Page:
If You’re Vegan, You Might Not Want To Handle Cash From Australia, Canada, And The U.K.

The Bank of England confirmed the reports, but don’t know how the animal product got there.

In an effort to keep up with savvy counterfeiters, the British government may have just run afoul of very unexpected subsets of citizens – vegans and animal rights activists. The Bank of England, the central bank for the United Kingdom, recently released an updated iteration of its £5 note, and along with it came the revelation that each note contains trace amounts of animal products. Specifically, the polymer used in the manufacturing of the note contains tallow, a form of rendered animal fat, most often from cows.

The Bank of England responded to a users question on Twitter, confirming the inclusion of tallow in the new notes:

Vegans, animal rights activists, and those bound by pertinent religious guidelines (Sikhs, Hindus, and Jains, predominately) have taken to Twitter and supported online petitions to change the practice.

One Twitter user suggested they would refuse to accept the notes, which may not be a technically legal remedy, but reflects the anger surrounding this news:

Naturally, their response has generated a response to them, calling for an end to political correctness and even the befuddling hashtag #toomanyrights, which is a strange thing for a person of any stripe to complain about:

Somewhat surprisingly, British notes aren’t the only ones in the world that contain tallow. Very surprisingly, the United States is not among the other countries whose do. Canada and Australia are among 23 other countries that also include tallow in their notes.

Complicating the matter, a representative for Innovia Films, the company that provides the polymer in question to the countries, claims that they would never "knowingly add any animal ingredients into our products."

The adoption of polymers in the manufacturing of currency is a relatively new practice, and it’s so far unclear what steps, if any, the offending governments and banks will take to end the practice of including animal products in their currency.


When former Pittsburgh Steelers' center Mike Webster committed suicide in 2002, his death began to raise awareness of the brain damage experienced by NFL football players. A 2017 study found that 99% of deceased NFL players had a degenerative brain disease known as CTE (chronic traumatic encephalopathy). Only one out of 111 former football players had no sign of CTE. It turns out, some of the risks of traumatic brain injury experienced by heavily padded adults playing at a professional level also exist for kids with developing brains playing at a recreational level. The dangers might not be as intense as what the adults go through, but it can have some major life-long consequences.

A new PSA put out by the Concussion Legacy Foundation raises awareness of the dangers of tackle football on developing brains, comparing it to smoking. "Tackle football is like smoking. The younger I start, the longer I am exposed to danger. You wouldn't let me smoke. When should I start tackling?" a child's voice can be heard saying in the PSA as a mother lights up a cigarette for her young son.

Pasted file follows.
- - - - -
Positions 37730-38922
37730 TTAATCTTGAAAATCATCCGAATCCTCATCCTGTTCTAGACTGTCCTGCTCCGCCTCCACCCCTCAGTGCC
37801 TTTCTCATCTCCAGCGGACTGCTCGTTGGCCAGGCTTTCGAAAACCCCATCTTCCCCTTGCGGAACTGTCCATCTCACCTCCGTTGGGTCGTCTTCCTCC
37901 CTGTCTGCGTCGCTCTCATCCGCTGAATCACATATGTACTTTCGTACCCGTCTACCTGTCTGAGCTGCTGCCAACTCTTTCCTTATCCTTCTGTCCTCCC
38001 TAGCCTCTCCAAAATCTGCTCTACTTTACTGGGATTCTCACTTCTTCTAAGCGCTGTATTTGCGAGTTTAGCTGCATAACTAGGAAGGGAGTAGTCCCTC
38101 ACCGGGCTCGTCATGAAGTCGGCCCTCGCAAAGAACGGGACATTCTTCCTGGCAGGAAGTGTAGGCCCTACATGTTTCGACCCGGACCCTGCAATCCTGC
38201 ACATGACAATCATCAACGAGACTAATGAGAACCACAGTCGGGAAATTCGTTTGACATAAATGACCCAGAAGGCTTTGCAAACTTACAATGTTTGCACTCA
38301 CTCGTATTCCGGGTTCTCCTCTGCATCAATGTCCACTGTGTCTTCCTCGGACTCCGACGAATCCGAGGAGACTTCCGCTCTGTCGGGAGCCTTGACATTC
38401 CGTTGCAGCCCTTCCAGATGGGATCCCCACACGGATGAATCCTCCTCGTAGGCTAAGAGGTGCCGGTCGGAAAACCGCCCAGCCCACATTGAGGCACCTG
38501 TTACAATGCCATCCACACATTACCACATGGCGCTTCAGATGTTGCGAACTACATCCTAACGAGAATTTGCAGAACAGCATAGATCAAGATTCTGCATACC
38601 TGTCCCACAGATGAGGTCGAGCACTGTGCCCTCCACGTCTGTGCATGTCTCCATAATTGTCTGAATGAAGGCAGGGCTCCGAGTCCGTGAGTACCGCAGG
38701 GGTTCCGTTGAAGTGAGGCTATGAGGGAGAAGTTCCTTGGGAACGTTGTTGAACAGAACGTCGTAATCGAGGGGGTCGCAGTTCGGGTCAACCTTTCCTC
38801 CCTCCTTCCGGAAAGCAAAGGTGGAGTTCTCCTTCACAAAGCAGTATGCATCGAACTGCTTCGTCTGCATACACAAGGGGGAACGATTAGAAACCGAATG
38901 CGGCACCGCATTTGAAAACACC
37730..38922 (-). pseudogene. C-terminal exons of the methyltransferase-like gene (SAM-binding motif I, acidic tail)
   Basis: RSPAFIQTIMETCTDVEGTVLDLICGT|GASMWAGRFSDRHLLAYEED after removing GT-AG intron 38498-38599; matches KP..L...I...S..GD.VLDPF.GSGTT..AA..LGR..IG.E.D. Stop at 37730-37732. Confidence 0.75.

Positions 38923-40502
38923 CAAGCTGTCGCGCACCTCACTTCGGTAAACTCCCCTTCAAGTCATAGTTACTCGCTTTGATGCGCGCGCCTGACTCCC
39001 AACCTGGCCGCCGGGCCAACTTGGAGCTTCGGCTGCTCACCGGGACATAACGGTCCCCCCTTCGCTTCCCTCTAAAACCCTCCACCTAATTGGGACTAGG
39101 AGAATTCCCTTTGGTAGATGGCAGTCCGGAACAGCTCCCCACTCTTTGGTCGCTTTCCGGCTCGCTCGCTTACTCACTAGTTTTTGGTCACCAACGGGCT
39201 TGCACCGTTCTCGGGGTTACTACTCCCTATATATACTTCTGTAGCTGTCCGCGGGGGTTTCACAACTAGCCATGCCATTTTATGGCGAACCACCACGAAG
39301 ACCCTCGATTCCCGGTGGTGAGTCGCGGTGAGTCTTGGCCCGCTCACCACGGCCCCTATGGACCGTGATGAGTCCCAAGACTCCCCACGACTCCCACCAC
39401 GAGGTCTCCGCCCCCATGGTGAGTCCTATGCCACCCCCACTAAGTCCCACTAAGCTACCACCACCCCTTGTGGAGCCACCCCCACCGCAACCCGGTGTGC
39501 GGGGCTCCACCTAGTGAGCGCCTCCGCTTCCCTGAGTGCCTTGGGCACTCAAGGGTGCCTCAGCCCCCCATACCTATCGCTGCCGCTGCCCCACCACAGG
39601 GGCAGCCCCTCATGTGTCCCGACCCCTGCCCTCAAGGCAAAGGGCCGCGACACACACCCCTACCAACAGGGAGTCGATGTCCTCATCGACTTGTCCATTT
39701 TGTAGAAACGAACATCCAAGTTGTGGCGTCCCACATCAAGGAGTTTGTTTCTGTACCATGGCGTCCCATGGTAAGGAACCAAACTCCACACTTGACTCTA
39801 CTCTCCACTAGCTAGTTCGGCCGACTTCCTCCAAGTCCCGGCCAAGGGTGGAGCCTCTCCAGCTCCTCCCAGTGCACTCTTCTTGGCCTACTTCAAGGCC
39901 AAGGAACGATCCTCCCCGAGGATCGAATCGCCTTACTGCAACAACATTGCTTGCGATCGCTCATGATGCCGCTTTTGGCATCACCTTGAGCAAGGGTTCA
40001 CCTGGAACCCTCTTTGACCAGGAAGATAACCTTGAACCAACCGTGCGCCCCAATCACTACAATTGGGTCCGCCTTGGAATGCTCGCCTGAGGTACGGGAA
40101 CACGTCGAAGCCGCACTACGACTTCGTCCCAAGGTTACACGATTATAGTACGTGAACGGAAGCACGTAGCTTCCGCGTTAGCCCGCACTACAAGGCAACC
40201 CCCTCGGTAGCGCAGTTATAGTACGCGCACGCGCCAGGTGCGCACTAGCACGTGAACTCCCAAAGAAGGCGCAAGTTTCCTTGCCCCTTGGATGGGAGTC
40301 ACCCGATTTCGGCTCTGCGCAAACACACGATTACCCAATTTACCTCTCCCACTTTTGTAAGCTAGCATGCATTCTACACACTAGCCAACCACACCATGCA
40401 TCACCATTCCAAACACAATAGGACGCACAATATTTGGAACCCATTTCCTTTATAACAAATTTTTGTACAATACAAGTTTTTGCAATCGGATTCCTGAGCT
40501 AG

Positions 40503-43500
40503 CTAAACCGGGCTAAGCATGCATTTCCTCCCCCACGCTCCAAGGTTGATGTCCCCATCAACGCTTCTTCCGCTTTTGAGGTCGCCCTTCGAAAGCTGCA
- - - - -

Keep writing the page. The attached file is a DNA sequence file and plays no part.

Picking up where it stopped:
Keep Reading Show less
via Gage Skidmore / Flickr

On Tuesday morning, President Trump tweeted about some favorable economic numbers, claiming that annual household income is up, unemployment is low, and housing prices are high.

Now, just imagine how much better those numbers would be if the country wasn't mired in an economy-killing trade war with China, bleeding out trillion-dollar-a-year debts, and didn't suffer from chaotic leadership in the Oval Office?

At the end of tweet, came an odd sentence, "Impeach the Pres."

Keep Reading Show less

October is domestic violence awareness month and when most people think of domestic violence, they imagine mostly female victims. However, abuse of men happens as well – in both heterosexual and homosexual relationships. But some are taking it upon themselves to change all that.

Keep Reading Show less

At this point most reasonable people agree that climate change is a serious problem. And while a lot of good people are working on solutions, and we're all chipping in by using fewer plastic bags, it's also helpful to understand where the leading causes of the issue stem from. The list of 20 leading emitters of carbon dioxide by The Guardian newspaper does just that.

Keep Reading Show less
The Planet
via International Labour Organization / Flickr and Michael Moore / Facebook

Before the release of "The Joker" there was a glut of stories in the media about the film's potential to incite violence.

The FBI issued a warning, saying the film may inspire violence from a group known as the Clowncels, a subgroup of the involuntarily celibate or Incel community.

Incels an online subculture who believe they are unable to attract a sexual partner. The American nonprofit Southern Poverty Law Center describes them as "part of the online male supremacist ecosystem" that is included in its list of hate groups.

Keep Reading Show less